Anonymous said: Which movies do you think are essential to watch for any movie buff?
hey! here’re a few lists people have asked me to make in the past that might be helpful
- top five films from each decade starting with the 60s that every film major should see
- movies that you feel every film lover HAS to see
- favorite films of the last 100 years with one from each year
- also check out this list by jim emerson”102 movies to become film literate" i’m trying to work through it rn
The “pre-Code era” refers to a roughly five-year period in film history, beginning with the widespread adoption of sound in 1929 and ending on July 1, 1934, with the inauguration of the Production Code Administration and a policy of rigid censorship. Before July 1, 1934, restrictions on movie content varied widely, depending on local laws, mores and public taste. As a result, “pre-Code films” tend to be racier, sexier, more adult, more cynical, more socially critical, more honest and more politically strident than the films produced by Hollywood on up through the early 1960s.
1929. The Broadway Melody | WATCH / DOWNLOAD
1929. The Cocoanuts | WATCH / DOWNLOAD
1929. Glorifying the American Girl | WATCH
1929. The Love Parade | WATCH
1929. The Last of Mrs. Cheyney | WATCH
1929. Redskin | WATCH / DOWNLOAD
1929. Rio Rita | WATCH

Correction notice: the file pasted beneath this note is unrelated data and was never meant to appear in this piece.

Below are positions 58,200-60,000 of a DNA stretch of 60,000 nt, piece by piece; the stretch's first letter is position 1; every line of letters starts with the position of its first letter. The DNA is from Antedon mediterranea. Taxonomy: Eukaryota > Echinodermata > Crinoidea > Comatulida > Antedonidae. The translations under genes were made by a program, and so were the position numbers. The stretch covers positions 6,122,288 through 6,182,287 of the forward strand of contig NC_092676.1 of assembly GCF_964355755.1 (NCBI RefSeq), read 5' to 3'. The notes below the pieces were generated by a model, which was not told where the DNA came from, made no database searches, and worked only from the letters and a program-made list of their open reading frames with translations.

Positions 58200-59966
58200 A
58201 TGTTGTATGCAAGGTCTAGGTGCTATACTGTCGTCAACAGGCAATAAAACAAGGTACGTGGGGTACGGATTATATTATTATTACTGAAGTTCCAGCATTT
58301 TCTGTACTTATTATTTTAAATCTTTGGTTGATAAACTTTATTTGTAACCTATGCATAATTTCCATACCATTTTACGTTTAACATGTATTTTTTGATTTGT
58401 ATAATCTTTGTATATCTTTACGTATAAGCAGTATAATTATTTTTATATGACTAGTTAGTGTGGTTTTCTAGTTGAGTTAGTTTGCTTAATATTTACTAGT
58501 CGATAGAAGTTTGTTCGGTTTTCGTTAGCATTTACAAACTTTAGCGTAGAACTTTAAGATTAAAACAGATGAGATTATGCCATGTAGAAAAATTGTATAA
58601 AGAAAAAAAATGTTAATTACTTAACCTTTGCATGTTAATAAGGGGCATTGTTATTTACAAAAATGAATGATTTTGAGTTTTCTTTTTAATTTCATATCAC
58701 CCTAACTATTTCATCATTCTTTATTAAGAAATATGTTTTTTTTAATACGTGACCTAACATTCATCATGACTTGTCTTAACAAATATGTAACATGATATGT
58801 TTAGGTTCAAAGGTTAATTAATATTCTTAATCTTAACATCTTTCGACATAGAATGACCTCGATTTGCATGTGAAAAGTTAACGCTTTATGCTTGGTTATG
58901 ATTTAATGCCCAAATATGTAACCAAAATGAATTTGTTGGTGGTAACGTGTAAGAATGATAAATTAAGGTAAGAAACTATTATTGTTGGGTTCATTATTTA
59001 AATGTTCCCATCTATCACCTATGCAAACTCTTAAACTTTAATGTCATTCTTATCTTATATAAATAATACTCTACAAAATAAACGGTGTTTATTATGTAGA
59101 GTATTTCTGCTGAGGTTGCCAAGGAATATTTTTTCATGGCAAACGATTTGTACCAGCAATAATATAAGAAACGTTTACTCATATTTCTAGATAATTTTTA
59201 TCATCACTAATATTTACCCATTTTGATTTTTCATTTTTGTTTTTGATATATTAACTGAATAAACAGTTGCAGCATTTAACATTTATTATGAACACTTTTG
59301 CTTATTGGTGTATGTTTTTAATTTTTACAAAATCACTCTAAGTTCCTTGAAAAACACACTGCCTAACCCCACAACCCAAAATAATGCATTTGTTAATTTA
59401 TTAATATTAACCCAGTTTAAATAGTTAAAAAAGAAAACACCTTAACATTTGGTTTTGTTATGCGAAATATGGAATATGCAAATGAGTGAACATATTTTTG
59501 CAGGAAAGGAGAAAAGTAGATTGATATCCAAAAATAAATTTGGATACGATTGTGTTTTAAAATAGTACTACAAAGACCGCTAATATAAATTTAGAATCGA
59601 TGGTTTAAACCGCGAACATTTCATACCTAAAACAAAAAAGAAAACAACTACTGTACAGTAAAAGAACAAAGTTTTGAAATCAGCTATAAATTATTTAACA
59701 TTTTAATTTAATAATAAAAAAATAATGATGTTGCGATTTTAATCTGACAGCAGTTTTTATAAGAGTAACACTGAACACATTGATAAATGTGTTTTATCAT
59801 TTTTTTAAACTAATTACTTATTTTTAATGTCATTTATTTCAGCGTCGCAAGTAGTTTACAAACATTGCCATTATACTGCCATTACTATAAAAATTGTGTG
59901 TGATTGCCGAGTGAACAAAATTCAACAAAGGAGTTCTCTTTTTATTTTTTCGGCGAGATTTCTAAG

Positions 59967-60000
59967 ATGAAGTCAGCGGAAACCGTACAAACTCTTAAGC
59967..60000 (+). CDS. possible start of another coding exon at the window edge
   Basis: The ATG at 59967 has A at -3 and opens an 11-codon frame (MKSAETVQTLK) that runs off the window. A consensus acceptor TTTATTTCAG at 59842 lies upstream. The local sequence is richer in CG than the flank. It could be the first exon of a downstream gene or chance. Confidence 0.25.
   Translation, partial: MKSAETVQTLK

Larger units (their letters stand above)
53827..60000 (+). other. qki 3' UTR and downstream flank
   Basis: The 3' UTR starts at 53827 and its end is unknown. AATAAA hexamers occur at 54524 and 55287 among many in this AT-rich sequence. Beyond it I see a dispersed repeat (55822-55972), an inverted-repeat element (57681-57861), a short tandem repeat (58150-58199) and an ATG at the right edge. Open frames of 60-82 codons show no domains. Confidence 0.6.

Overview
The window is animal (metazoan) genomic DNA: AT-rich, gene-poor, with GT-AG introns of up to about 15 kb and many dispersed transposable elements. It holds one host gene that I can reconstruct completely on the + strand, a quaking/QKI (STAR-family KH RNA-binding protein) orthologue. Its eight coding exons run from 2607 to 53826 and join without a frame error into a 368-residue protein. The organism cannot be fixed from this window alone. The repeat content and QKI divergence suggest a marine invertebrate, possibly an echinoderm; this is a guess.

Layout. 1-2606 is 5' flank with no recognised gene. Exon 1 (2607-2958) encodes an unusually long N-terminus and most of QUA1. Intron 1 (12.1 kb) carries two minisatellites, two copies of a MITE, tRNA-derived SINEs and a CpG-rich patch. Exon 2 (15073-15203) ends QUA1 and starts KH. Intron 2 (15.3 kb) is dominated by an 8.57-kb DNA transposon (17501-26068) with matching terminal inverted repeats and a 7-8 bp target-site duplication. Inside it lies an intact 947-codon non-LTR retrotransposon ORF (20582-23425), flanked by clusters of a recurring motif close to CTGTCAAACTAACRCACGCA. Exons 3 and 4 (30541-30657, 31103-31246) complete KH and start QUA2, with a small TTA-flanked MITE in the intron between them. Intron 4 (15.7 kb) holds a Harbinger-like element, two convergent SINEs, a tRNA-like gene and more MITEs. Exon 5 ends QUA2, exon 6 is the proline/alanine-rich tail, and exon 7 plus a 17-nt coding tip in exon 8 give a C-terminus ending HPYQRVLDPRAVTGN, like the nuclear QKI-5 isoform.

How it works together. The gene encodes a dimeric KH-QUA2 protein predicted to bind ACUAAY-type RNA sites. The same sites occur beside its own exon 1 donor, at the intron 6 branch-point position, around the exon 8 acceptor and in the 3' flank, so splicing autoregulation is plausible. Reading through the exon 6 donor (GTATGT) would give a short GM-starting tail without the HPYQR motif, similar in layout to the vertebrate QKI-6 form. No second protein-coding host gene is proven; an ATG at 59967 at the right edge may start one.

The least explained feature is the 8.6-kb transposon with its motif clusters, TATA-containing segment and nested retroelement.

1930. All Quiet on the Western Front | WATCH / DOWNLOAD
1930. Animal Crackers | WATCH / DOWNLOAD
1930. Anna Christie | WATCH / DOWNLOAD PT.1 & PT.2 & PT.3 & PT.4
1930. The Blue Angel | WATCH / DOWNLOAD
1930. The Divorcee | WATCH
1930. Hell’s Angels | WATCH / DOWNLOAD
1930. Ladies of Leisure | WATCH
1930. Morocco | WATCH / DOWNLOAD
1930. Min And Bill | WATCH
1930. Monte Carlo | WATCH
1930. Raffles | WATCH
1931. Arrowsmith | WATCH
1931. City Streets | WATCH / DOWNLOAD
1931. Dishonored | WATCH
1931. Dr. Jekyll and Mr. Hyde | WATCH / DOWNLOAD
1931. Dracula | WATCH / DOWNLOAD
1931. Private Lives | WATCH
1931. Five Star Final | WATCH
1931. Frankenstein | WATCH / DOWNLOAD
1931. Little Caesar | WATCH / DOWNLOAD
1931. The Maltese Falcon | WATCH / DOWNLOAD
1931. Mata Hari | WATCH / DOWNLOAD
1931. Night Nurse | WATCH / DOWNLOAD
1931. Platinum Blonde | WATCH / DOWNLOAD
1931. Possessed | WATCH
1931. Iron Man | DOWNLOAD
1931. The Public Enemy | WATCH / DOWNLOAD
1931. Smart Money | WATCH / DOWNLOAD
1931. The Smiling Lieutenant | WATCH / DOWNLOAD
1931. Susan Lenox (Her Fall and Rise) | DOWNLOAD PT.1 & PT.2
1932. A Farewell to Arms | WATCH / DOWNLOAD
1932. Blonde Venus | WATCH / DOWNLOAD
1932. Devil and the Deep | WATCH / DOWNLOAD
1932. Freaks | WATCH / DOWNLOAD
1932. Grand Hotel | WATCH / DOWNLOAD
1932. Horse Feathers | WATCH / DOWNLOAD
1932. The Mummy | WATCH / DOWNLOAD
1932. Murders in the Rue Morgue | WATCH / DOWNLOAD
1932. One Way Passage | WATCH
1932. Rain | WATCH / DOWNLOAD
1932. Red Dust | WATCH / DOWNLOAD
1932. Scarface | WATCH / DOWNLOAD
1932. Shanghai Express | WATCH / DOWNLOAD
1932. Shopworn | WATCH
1932. Tarzan the Ape Man | WATCH / DOWNLOAD